‘Cutting weight’ is what wrestlers call the process of meeting the weight for their weight class.

When cutting weight, sophomore Spencer Ohu says, “I eliminate all major forms of carbs and sugar, including bread, pasta, potatoes, candy, [and] soda .Then, I have to eat much smaller portions of things such as boiled chicken and broccoli, or peanut butter and celery.”

Some wrestlers often turn to more unhealthy approaches to maintaining their weight. It is not uncommon to see athletes around school sucking on Jolly Ranchers and spitting into bottles. The candy makes them salivate and helps to lose water weight. Though this does help them to lose weight, it also promotes dehydration.

At Rangeview, coach Corby encourages his athletes to maintain a healthy diet and work on building strength, rather than trying to drop down a weight class.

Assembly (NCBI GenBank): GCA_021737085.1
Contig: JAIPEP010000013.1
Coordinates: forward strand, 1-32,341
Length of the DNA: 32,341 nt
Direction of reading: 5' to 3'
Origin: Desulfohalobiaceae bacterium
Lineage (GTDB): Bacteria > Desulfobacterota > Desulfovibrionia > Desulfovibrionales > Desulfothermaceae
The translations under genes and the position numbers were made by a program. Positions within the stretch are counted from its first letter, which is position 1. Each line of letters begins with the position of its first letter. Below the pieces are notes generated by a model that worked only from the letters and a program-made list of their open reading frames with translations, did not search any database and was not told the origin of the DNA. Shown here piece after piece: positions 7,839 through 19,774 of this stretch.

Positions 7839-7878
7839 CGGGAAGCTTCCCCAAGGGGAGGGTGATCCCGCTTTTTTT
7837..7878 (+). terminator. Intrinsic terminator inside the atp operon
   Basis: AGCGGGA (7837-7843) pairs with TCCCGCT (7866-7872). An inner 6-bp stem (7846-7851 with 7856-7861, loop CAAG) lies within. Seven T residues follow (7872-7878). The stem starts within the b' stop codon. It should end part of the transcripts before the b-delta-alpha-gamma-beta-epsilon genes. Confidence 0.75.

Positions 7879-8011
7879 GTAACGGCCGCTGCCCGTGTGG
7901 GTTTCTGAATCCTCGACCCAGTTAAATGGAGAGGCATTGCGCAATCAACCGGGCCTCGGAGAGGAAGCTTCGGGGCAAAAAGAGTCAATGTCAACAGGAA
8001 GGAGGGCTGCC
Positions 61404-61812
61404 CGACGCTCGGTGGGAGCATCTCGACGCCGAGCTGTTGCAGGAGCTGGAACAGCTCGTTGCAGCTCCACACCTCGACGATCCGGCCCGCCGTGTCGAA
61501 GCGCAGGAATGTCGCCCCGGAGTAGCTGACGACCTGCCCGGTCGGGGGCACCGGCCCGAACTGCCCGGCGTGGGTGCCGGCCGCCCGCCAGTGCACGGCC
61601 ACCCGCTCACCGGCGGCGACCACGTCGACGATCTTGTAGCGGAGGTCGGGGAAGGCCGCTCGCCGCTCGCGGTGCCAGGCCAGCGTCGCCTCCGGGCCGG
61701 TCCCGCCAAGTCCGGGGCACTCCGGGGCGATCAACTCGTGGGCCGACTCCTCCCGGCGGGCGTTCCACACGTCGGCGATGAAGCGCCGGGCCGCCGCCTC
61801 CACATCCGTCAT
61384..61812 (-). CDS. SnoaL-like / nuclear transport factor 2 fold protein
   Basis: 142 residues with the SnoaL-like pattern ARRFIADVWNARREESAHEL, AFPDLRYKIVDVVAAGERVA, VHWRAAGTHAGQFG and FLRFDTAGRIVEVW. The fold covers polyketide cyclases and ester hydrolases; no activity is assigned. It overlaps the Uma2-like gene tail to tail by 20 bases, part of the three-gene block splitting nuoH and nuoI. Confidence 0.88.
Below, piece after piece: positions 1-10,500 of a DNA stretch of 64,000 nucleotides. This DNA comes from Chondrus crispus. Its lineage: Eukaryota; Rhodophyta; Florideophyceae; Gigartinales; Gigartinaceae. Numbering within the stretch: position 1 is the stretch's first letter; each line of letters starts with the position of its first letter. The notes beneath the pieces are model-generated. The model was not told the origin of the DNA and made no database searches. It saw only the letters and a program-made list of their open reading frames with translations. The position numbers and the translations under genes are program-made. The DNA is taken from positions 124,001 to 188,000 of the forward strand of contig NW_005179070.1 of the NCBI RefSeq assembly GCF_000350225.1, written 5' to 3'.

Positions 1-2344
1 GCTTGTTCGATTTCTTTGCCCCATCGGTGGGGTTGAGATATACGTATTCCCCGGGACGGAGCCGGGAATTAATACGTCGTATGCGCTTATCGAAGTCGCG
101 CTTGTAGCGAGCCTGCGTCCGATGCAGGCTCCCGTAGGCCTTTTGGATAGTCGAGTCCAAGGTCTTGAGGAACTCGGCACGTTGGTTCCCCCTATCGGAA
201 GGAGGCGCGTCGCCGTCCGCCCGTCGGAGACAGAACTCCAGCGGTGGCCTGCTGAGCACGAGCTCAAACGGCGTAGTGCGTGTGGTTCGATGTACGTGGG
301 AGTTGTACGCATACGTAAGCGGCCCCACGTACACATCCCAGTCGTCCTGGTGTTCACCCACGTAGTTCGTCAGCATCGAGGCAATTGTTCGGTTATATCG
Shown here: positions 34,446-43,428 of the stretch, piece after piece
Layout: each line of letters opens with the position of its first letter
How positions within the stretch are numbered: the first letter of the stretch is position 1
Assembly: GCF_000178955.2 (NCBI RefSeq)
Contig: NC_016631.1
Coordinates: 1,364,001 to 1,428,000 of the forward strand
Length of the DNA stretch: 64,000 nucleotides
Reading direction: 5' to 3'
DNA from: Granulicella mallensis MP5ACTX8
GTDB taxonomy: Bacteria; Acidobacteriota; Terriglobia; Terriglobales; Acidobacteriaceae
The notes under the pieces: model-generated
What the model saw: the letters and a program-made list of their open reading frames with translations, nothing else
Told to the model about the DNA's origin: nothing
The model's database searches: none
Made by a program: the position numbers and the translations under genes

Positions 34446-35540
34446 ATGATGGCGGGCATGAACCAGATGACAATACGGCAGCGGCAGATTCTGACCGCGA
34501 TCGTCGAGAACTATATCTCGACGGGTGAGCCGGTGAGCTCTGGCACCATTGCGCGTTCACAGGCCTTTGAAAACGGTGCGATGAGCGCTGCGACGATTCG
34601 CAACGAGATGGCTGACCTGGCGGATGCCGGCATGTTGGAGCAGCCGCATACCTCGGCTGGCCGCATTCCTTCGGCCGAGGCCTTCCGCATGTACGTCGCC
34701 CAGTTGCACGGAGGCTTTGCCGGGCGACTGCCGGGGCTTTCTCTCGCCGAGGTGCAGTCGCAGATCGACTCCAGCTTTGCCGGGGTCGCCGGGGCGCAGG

Another major commitment that wrestlers must make is to the long Saturday tournaments almost every weekend of the season.

Sophomore Spencer Ohu takes a short nap after weigh-ins at a tournament. Wrestlers have to wake up as early as 6:30 am on Saturday mornings to make it to tournaments on time. (Izzy Honey)

“Most other sports’ competitions take a couple of hours to complete,” says Corby. “A typical wrestling tournament lasts around 8 hours and the wrestlers report to weigh in as early as 6:30am. That’s a long time in a gym, on bleachers, with so much noise and artificial light.”

In the eight or more hours spent in a gym, a wrestler may only compete in two matches. Others may compete in as many as four matches spread across the duration of the tournament.

In such a high-contact sport, health is also an issue that is constantly addressed. Colds and skin infections are easily passed from wrestler to wrestler.

“For a wrestler, staying clean is just an important part of the sport in order to be at the best level of competition that you can be,” says senior captain Bryan Fierro. “Trust me, wrestling with a cold can be the determining factor between winning and losing.”